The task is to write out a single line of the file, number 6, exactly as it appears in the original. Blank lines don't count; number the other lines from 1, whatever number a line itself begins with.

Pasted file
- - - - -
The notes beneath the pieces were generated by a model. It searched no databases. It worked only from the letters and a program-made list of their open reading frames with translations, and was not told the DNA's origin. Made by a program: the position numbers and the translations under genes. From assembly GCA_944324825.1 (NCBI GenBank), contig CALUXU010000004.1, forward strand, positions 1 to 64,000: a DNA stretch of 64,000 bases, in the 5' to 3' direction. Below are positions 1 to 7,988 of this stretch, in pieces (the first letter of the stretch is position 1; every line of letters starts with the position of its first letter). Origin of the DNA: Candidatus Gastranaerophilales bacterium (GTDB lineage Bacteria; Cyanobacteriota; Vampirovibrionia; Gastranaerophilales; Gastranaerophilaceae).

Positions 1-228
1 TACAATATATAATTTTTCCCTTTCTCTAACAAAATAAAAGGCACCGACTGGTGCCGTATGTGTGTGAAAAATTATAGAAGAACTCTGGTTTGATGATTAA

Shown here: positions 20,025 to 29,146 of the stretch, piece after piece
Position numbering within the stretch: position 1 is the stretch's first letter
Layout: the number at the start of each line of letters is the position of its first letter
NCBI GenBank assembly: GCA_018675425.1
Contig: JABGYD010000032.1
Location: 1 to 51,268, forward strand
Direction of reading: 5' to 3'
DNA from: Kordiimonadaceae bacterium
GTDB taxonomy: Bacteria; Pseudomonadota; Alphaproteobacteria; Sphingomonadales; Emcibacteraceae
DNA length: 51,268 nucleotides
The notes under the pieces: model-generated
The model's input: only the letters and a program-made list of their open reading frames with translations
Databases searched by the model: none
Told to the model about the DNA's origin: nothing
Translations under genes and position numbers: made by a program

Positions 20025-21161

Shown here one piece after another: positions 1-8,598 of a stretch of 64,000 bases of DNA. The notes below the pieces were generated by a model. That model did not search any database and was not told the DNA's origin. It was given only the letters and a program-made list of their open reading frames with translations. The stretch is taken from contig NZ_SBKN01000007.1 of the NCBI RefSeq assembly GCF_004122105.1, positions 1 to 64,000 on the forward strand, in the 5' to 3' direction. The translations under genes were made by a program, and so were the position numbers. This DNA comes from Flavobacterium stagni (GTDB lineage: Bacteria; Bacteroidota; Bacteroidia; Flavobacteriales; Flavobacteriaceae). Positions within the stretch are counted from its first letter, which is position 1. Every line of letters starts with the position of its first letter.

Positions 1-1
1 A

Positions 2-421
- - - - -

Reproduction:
Layout: the number at the start of each line of letters is the position of its first letter